>> Basically I use the locals mostly so I can quickly see values of data... sometimes too much information is shown that is not relevant since the members are all listed. Usually this obscures some piece of information that is actually relevant because their is not enough visual room. Hence, being able to control what is shown is pretty important to make debugging quicker. Having to go add a watch and revaluate every time significantly slows things down.
>> 
>> If this basically works with the watch window then surely it would not be too much trouble to get it to work with the locals? (assuming you have control over the side effects issue)
>> 
>> It could be an optional "feature": ("Enable Locals toDebug")
>> 
>
> Yes, we could single out some class/struct member function that can be called by the debugger automatically if it exists. It might have bad side effects, though, especially if called on uninitialized pointers.

Another idea long these lines is to automatically evaluate functions of types that take no inputs.

struct X
{
   int x;
   int foo(bool test) { return x; }
}

Here foo can be evaluated. In the watch window it shows up as a function but it then this require evaluation manually which requires editing code. Having the debugger automatically evaluate it makes it much easier.

I realize that side effects could pose a big problem here... ideally they would just be caught and ignored...

Not sure if VD can add some button to the watch window list that one could simply click on to evaluate on this(if not null)?

The idea is having to add code simply to see the value of the method only to have to remove that code later.

X a;
int val = a.foo(); // < this line can be avoided if the debugger would just show us the value it gets. It already shows us the address and other info but not the value which is the most important. It could show the value as a child element and require evaluation.

This might be less feasible but still a useful feature.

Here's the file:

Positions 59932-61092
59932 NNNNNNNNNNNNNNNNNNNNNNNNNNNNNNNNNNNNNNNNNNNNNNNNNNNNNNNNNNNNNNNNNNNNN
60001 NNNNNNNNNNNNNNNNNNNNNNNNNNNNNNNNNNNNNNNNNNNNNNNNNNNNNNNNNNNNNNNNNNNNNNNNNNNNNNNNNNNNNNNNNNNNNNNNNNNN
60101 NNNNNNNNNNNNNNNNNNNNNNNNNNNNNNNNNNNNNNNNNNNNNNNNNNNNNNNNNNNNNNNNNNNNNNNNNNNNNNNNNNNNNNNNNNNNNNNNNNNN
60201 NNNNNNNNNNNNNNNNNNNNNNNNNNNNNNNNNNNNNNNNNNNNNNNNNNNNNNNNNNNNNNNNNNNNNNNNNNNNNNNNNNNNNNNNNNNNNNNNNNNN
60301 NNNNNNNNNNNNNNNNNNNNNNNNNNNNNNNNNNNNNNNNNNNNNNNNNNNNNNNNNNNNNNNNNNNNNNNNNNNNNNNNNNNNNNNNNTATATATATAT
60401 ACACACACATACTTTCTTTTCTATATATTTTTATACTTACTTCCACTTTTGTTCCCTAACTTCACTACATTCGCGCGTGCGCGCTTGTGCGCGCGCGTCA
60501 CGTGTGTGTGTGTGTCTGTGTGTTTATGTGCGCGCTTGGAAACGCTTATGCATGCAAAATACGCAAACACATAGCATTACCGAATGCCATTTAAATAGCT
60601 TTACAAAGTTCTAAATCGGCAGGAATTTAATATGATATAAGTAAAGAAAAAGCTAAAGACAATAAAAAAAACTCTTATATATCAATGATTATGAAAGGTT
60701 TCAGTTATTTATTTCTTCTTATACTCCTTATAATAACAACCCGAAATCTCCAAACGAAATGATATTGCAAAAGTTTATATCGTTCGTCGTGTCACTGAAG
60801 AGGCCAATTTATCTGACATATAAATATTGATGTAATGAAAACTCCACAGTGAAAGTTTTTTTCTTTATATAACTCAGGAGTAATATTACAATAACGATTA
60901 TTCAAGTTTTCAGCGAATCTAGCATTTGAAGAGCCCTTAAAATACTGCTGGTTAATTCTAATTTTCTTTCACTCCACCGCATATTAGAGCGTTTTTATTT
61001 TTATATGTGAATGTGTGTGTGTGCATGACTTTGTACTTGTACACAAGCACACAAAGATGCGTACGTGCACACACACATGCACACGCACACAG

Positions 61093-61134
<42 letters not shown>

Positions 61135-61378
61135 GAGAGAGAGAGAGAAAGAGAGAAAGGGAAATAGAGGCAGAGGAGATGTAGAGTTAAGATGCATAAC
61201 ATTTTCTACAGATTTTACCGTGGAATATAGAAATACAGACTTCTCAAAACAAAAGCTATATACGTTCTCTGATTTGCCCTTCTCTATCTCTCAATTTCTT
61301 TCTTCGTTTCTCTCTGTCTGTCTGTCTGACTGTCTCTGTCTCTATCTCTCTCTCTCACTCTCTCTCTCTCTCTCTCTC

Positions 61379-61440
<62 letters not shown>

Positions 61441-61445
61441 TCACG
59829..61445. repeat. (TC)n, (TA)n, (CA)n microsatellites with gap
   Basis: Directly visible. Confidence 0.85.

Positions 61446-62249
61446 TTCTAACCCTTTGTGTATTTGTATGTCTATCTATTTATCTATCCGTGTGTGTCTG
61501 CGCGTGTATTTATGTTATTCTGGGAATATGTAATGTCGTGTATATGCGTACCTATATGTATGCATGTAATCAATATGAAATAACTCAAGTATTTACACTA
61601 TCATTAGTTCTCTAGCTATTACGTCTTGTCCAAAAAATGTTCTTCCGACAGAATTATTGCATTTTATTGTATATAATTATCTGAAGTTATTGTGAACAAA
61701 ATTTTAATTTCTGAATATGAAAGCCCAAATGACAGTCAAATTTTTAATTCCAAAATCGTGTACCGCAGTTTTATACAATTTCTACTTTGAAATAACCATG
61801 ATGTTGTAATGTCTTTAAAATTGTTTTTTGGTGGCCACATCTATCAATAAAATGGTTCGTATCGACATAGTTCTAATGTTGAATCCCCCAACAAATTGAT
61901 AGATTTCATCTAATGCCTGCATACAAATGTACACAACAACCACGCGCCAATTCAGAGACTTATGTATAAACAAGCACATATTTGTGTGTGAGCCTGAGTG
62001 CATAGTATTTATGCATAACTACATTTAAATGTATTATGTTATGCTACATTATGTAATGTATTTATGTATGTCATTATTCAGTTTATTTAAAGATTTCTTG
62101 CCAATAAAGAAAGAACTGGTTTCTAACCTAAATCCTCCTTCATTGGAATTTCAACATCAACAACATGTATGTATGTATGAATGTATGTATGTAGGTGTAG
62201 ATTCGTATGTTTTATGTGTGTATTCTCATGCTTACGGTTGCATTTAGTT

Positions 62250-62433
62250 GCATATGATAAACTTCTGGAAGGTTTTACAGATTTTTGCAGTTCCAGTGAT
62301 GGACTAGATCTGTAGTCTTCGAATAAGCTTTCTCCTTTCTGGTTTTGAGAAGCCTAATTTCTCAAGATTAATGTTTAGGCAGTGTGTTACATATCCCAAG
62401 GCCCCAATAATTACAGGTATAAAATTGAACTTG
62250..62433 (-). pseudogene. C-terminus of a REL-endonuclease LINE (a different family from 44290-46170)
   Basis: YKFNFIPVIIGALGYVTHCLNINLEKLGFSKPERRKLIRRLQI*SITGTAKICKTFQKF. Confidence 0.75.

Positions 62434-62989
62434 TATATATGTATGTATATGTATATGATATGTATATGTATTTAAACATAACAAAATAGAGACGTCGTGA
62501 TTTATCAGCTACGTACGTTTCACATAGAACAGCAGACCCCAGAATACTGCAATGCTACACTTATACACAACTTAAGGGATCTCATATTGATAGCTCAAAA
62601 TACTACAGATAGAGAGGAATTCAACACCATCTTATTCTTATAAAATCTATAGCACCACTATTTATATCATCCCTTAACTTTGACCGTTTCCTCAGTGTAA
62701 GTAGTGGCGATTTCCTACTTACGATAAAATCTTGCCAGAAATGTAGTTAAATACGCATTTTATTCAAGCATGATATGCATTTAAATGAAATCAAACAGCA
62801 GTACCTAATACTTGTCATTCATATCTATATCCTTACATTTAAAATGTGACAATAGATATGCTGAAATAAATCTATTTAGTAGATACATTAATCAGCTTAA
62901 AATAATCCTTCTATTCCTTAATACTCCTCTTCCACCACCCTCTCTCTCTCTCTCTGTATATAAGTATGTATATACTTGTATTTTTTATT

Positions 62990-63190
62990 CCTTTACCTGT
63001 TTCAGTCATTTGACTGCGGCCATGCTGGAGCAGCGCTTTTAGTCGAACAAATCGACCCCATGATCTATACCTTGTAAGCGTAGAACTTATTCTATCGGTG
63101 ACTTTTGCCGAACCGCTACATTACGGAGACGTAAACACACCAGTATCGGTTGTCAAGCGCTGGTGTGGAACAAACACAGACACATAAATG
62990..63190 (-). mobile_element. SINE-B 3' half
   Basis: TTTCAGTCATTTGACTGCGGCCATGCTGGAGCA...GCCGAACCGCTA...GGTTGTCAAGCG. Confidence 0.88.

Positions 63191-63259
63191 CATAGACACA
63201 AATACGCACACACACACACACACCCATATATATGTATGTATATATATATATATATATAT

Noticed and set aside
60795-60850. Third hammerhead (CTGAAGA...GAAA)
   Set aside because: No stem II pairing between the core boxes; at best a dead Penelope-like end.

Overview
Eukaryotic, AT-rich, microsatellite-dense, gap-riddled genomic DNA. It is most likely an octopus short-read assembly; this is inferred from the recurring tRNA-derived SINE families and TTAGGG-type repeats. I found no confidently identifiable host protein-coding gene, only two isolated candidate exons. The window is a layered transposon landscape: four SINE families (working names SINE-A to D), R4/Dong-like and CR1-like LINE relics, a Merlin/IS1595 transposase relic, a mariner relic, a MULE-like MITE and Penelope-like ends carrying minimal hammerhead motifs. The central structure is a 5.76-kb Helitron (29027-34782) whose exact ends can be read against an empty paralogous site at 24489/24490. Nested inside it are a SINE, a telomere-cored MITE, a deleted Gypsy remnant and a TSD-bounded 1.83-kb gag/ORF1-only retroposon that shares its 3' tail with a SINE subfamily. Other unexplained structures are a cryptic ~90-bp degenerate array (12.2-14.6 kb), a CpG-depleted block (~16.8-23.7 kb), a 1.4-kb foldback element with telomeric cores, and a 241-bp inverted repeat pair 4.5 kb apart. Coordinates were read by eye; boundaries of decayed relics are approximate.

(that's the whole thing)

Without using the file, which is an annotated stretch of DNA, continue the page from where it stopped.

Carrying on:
January 04
> struct X
> {
>    int x;
>    int foo(bool test) { return x; }
> }


I really mean using a delegate function pointer

+		foo	0x00f61000 {X.foo} int function(X, bool)*


struct X
{
   int x;
   int function(X x, bool test = false) foo;
}

When one expands a variable that contains the function, it can be evaluated on that variable...

so instead of just showing the function pointer info and having to evaluate it manually I was thinking it might be interesting if the function could be evaluated by the debugger since it would be much faster...

I realize this has some problem, specially for function pointers(since we don't know if they are to operate on this or not)...

but if something could be done to easy the strain of having to manually make it work then it would be very useful.

I really wish VD could have it's window like a watch that one could setup to do stuff like this because VS's concept of debugging can be very limiting(although it is getting better, it is still is based on the punch-card method).

Imagine if any debugging info could be gotten with the click of a mouse rather than having to mess around with stuff constantly. The problem with debugging is lack of information and having to find it(to find bugs we have to find out what information is wrong and hence the presentation of information is key to speed up this process).